“This study provides fresh evidence that automated enforcement can get drivers to modify their behavior,” says Anne McCartt, senior vice president for research at IIHS and the study’s lead author.
Study after study shows that the devices improve safety, according to the IIHS. An 2011 IIHS study of large cities with longstanding red light cameras found that cameras reduced the fatal red light running crash rate by 24 percent and the rate of all types of fatal crashes at signalized intersections by 17 percent.
“What these numbers show is that those violations most likely to lead to a crash are reduced the most,” McCartt says. “The longer the light has been red when a violator enters an intersection, the more likely the driver is to encounter a vehicle traveling in another direction or a pedestrian.”
The National Motorists Association (www.motorists.org) believes that with properly posted speed limits and properly installed traffic-control devices, there is no need for ticket cameras. In fact, according to the association’s Red Light Camera Fact Sheet (http://www.motorists.org/red-light-cameras/rlc-fact-sheet.pdf), the devices can actually make roads less safe.
Among other objections cited in the fact sheet, “…there is no ‘accuser’ for motorists to confront, which is a constitutional right. There is no one that can personally testify to the circumstances of the alleged violation, and just because a camera unit was operating properly when it was set up does not mean it was operating properly when the picture was taken of any given vehicle.”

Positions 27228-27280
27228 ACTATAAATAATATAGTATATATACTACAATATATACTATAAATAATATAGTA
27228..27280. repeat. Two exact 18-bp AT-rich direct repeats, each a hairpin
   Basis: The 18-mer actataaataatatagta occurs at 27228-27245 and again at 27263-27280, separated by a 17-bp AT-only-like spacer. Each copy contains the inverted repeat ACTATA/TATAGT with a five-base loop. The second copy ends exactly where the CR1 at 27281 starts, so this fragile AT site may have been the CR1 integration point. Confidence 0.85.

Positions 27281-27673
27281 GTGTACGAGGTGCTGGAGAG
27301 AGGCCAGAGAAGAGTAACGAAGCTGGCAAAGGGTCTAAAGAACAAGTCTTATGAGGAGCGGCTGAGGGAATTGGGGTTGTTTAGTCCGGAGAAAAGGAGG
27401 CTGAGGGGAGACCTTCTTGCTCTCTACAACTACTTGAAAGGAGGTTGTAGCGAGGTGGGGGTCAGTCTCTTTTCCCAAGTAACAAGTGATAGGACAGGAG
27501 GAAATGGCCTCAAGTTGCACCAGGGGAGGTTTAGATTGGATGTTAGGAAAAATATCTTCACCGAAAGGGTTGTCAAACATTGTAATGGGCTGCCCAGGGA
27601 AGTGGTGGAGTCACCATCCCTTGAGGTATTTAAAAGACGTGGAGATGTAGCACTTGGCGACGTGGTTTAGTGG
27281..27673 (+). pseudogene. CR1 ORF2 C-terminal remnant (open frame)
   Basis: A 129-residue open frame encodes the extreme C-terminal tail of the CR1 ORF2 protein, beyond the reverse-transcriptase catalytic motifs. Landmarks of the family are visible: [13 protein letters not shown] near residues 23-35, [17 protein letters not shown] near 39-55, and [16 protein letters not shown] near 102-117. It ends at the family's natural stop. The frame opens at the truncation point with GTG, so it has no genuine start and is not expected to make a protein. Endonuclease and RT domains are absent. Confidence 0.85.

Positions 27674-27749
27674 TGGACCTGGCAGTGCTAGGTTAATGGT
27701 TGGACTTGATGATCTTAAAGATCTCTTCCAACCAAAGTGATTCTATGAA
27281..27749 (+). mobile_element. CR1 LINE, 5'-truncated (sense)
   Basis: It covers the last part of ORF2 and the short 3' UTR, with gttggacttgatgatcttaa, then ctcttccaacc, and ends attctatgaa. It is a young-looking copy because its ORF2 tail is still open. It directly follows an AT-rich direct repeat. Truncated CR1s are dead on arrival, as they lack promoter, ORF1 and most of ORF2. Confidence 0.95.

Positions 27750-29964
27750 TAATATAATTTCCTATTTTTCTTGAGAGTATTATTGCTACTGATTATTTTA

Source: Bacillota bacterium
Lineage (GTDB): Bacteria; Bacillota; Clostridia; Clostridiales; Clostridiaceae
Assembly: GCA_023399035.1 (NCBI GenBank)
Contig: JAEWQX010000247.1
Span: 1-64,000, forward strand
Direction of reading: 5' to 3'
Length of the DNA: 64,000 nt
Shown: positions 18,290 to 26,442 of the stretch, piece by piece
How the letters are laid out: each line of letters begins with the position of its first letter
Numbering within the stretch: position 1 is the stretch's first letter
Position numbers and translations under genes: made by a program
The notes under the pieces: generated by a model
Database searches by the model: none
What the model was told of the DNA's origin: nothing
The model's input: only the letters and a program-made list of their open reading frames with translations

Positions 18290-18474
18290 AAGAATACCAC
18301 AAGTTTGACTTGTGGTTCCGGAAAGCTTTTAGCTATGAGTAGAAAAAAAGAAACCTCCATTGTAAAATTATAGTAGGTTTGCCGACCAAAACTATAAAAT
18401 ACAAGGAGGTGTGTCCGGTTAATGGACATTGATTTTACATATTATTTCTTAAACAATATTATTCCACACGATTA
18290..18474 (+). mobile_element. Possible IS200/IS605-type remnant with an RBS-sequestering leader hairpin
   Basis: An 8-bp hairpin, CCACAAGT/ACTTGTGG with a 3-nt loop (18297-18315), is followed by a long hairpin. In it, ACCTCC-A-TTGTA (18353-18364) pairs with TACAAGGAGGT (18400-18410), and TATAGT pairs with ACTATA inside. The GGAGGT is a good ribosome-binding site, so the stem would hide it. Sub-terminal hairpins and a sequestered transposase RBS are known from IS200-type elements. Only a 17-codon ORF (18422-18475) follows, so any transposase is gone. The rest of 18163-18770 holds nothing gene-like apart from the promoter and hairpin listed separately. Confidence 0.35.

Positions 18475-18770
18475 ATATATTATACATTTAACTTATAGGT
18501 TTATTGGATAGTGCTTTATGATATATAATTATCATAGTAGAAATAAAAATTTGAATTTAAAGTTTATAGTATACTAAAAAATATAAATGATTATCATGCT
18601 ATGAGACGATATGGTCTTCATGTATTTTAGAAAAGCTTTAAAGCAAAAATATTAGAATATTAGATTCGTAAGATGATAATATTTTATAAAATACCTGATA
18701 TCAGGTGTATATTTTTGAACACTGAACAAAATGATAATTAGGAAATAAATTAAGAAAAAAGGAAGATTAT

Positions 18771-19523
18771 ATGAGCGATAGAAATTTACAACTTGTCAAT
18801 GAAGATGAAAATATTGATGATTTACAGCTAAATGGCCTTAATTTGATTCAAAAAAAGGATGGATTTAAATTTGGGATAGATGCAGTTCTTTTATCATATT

About John Day
News and commentary on automotive EE trends and topics
- Estimating wiring harness costs in seconds
- A pickup truck with park assist and a lot more
- If you’re in Europe this summer
- Okay, next time I buy a car…
- A ground floor opportunity in mobile technology
- Three ways to play the apps game
- May 2013 (2)
- April 2013 (5)
- March 2013 (5)
- February 2013 (5)
- January 2013 (5)
- December 2012 (5)
- November 2012 (5)
- October 2012 (5)
- September 2012 (6)
- August 2012 (4)
- July 2012 (5)
- June 2012 (5)
- May 2012 (5)
- April 2012 (5)
- March 2012 (5)
- February 2012 (5)
- January 2012 (5)
- December 2011 (5)
- November 2011 (5)
- October 2011 (5)
- September 2011 (5)
- August 2011 (5)
- July 2011 (5)
- June 2011 (5)
- May 2011 (5)
- April 2011 (5)
- March 2011 (5)
- February 2011 (5)
- January 2011 (5)
- December 2010 (5)
- November 2010 (5)
- October 2010 (5)
- September 2010 (5)
- August 2010 (5)
- July 2010 (5)
- June 2010 (5)
- May 2010 (5)
- April 2010 (5)
- March 2010 (5)
- February 2010 (7)
- January 2010 (7)
- December 2009 (5)
- November 2009 (6)
- October 2009 (6)
- September 2009 (4)